Request to Minnesota Opera

 

 

I am interested in performing live silk painting in an Opera. This is because Opera is a truly live experience that can touch an audience emotionally, through story, music, and visual spectacle. Here is a short video of one of my performances http://bit.ly/h8LsDe and a link to my main page http://duluthartists.org/zimmerman.html

 

Below is an example of how my skills might be used:

In the Final act of Madame Butterfly: her suicide

Butterfly makes her preparations and steps behind the screen.

The screen becomes lit and on the front of the screen the audience sees Japanese characters appear printed in black sumi-e strokes (like Japanese calligraphy).

The top of the screen begins to rise slowly toward the ceiling, exposing more blank silk - like rolling out rice paper. The black strokes change and take on the form of the silhouette of Butterfly. As the shoji continues to rise, the images in thick black strokes show the actions of Butterfly as she reaches for the knife and plunges it into her stomach.

At this point the reds begin to explode on the screen. Her black silhouette changes to reds that fill the screen as it continues to rise. In the end there is a tower of silk that records her last actions ending in an explosion of dripping blood, in the shape of a butterfly.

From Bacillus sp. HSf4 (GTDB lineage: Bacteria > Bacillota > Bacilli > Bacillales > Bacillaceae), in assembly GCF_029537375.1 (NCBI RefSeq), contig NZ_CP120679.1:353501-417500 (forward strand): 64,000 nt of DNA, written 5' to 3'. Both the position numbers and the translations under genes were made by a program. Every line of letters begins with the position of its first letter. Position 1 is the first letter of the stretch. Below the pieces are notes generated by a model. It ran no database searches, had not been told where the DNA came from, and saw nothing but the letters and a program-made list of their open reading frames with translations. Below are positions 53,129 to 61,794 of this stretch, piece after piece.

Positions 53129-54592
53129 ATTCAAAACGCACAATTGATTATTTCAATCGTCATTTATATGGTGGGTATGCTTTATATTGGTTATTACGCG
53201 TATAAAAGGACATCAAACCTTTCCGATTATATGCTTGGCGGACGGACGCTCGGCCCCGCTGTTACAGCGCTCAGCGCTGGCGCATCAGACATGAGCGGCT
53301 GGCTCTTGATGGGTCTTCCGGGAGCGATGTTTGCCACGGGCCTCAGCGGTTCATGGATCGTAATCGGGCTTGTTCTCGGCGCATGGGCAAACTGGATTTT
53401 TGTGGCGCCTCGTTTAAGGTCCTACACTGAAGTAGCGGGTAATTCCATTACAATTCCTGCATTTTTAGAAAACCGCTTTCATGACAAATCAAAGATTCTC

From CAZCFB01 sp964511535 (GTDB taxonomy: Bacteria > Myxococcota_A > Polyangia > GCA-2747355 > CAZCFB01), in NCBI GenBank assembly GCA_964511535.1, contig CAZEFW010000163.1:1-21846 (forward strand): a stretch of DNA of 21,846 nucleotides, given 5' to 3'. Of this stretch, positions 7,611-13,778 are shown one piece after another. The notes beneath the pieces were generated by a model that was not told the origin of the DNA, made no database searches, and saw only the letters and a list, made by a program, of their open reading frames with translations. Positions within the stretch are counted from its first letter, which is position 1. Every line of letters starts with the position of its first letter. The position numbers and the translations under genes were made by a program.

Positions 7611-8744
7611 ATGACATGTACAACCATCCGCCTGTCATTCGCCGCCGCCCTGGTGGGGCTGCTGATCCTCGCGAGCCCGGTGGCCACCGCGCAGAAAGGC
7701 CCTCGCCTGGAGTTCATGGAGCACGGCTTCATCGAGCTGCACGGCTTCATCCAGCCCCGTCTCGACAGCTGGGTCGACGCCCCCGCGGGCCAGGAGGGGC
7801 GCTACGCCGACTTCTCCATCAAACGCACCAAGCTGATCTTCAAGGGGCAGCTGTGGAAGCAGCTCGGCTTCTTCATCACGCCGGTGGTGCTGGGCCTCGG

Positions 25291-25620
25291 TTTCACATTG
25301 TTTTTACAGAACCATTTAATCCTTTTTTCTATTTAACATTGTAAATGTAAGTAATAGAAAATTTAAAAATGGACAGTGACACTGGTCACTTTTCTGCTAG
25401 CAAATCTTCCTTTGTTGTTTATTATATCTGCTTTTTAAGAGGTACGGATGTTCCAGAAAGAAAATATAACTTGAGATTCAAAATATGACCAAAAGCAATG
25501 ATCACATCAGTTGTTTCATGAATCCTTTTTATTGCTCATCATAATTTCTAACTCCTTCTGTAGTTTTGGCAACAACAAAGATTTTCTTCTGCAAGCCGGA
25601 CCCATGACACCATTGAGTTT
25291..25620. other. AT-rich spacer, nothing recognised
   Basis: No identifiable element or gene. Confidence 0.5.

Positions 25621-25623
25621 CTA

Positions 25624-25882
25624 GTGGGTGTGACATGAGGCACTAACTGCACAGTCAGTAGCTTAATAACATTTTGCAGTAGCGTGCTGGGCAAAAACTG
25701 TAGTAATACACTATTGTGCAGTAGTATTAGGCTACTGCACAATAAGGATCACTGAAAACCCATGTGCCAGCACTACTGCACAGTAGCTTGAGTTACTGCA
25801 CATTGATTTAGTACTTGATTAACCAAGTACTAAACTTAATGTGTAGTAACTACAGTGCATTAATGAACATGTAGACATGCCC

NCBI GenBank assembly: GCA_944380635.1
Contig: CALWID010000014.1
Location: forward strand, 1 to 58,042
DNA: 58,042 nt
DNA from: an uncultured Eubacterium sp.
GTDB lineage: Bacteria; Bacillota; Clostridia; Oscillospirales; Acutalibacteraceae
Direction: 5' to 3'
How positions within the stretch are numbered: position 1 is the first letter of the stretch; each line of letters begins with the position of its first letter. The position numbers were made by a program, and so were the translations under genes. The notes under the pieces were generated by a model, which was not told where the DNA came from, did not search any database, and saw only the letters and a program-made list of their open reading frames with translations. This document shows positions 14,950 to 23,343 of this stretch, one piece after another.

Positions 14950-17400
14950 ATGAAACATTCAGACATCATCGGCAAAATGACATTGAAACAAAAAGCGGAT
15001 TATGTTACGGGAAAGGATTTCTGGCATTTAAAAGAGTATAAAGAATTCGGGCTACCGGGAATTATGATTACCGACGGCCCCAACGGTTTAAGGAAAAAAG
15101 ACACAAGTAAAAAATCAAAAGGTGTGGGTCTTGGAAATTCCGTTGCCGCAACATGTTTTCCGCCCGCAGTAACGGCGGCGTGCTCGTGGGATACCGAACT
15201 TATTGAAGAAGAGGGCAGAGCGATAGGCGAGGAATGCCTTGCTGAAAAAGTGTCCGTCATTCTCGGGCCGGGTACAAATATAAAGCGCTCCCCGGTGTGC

The silk continues to rise, the base of the shoji separates, and the tower of silk is released and looks like a hanging Japanese scroll twenty feet tall and five feet wide - floating in the air.

My Interest in the Minnesota Opera

The Minnesota Opera has a reputation for world-class artistic quality and innovation. I live two hours from the Twin Cities and can be available during development and performance relatively cheaply. I don't think that my capabilities or the possibilities of the medium have been used to their fullest extent in a live theatrical performance. This is from an artist who has performed with orchestras, created the theatrical backdrop during 20 performances of a musical, used runway models as a frame for a live painting, and performed live painting while being flown up in the air using ropes.

I know that this has never been done before in an Opera.

 

Lee Zimmerman

zim2918@q.com